Micro- and nanotechnology projects across the UK are set to get a Government boost of nearly £10 million, Trade and Industry Secretary Alan Johnson announced today.
The funding is the latest money allocated from a £90 million fund aimed at unleashing the commercial potential of these technologies. It will be allocated to six new projects which will create facilities that are open to all, and will help the UK transform new ideas into business success.
Johnson said, “Worldwide it has been estimated that the market for nanotechnology alone could be worth £1 trillion by 2013. The benefits to the UK economy from exploiting the opportunities this represents should not be underestimated.
“Nanotechnology promises more for less: smaller, cheaper, lighter and faster devices with greater functionality, using fewer raw materials and consuming less energy – from antibacterial wound dressings to self-cleaning windows.
“The funding for these projects announced today emphasises the DTI’s focus on placing science and innovation at the heart of the department’s work.”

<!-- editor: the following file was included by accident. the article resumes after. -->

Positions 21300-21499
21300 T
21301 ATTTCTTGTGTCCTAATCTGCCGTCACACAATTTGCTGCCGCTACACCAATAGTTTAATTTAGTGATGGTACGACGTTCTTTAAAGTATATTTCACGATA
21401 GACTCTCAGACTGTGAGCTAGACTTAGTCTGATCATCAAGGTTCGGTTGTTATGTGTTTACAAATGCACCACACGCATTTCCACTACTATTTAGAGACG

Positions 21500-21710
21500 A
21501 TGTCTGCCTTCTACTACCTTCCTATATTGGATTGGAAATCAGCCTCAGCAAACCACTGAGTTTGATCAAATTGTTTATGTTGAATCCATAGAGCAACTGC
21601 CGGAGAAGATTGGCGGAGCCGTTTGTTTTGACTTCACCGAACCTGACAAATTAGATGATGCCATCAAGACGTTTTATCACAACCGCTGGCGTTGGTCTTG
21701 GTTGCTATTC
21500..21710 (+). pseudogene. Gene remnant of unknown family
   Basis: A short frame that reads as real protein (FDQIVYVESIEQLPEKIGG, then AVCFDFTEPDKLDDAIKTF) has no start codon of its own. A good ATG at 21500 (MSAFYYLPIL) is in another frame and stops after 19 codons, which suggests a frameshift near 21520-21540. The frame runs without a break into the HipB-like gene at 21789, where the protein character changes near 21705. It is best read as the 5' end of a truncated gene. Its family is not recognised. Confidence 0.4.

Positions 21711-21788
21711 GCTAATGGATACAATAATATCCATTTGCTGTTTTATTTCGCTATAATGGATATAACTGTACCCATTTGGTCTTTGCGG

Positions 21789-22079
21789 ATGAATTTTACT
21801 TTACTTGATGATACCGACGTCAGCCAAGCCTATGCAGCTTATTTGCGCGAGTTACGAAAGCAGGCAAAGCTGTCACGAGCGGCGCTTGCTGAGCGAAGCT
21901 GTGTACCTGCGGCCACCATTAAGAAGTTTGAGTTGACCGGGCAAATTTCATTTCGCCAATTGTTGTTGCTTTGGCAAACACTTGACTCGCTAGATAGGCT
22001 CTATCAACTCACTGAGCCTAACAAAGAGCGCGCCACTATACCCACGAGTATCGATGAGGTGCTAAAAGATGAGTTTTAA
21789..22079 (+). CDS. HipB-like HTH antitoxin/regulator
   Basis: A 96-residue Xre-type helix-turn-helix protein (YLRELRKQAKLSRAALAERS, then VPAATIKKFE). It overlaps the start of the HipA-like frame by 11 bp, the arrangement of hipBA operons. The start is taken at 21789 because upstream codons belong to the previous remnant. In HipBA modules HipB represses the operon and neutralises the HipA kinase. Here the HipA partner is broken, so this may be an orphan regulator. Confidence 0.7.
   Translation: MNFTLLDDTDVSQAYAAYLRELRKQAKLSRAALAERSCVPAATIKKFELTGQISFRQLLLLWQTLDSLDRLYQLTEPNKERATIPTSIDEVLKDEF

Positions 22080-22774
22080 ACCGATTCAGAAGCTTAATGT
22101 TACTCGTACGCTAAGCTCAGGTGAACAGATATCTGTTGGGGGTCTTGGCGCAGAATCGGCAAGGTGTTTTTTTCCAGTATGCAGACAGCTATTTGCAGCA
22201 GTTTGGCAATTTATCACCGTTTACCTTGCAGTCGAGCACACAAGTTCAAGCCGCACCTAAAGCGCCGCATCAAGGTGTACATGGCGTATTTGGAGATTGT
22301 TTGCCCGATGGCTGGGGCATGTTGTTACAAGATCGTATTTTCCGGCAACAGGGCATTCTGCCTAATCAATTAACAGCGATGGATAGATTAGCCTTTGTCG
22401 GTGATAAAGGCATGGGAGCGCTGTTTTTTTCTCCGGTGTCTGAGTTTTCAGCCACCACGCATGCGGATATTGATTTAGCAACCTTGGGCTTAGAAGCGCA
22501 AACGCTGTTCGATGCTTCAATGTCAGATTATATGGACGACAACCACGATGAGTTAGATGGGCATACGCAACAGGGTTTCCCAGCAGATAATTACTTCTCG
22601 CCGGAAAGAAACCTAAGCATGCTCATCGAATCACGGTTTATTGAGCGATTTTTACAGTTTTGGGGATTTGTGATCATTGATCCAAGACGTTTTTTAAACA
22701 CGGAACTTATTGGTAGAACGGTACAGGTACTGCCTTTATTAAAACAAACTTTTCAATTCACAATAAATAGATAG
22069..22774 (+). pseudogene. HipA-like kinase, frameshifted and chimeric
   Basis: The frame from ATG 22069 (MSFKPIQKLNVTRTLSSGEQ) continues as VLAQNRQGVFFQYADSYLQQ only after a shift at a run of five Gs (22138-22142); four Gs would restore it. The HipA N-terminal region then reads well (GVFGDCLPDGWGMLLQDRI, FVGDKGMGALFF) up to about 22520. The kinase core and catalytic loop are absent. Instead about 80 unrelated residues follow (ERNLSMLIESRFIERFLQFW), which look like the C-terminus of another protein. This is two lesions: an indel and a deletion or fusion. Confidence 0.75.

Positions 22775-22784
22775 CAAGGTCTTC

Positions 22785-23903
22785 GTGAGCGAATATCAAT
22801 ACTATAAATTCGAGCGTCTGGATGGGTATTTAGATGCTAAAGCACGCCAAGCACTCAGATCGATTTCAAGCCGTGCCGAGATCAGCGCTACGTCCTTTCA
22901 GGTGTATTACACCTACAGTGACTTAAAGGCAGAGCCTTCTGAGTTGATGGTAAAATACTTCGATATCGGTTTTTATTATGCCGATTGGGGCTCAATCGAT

The projects receiving funding through the DTI’s Micro and Nanotechnology Capital Facilities Programme include The Centre of Excellence for Metrology in Micro and Nano Technology (CEMMNT), which will receive £4.4 million. This facility will provide a comprehensive open access measurement and characterisation service to support all the different levels of industry which is critical to allow industry to accurately measure and identify the new nanoscale products it is developing.
The Centre for Micro and Nano Moulding at the University of Bradford will get £330,000. The Centre will offer open access to a micro and nano moulding capability aimed at making smaller and smaller components that allow the creation of ever-smaller products, which could be used in the medical and healthcare industries amongst others.
KNT-Photonix at the University of Glasgow has been awarded £280,00 million to offer open access to a comprehensive fabrication service aimed at building new nano products.
metaFab, a Cardiff University facility, has been allocated £360,000. This facility will offer open access to micromachining and laser expertise leading to the further miniaturisation of products.
Fluence from Epigem gets £2 million to provide open access to a facility focussed on creating polymer microfluidic devices that may ultimately provide the next generation of sensors.
The Dolomite Centre has also been allocated £2 million to provide open access to a facility focussed on fabricating glass microfluidic devices, which have applications in the pharmaceutical and healthcare industries.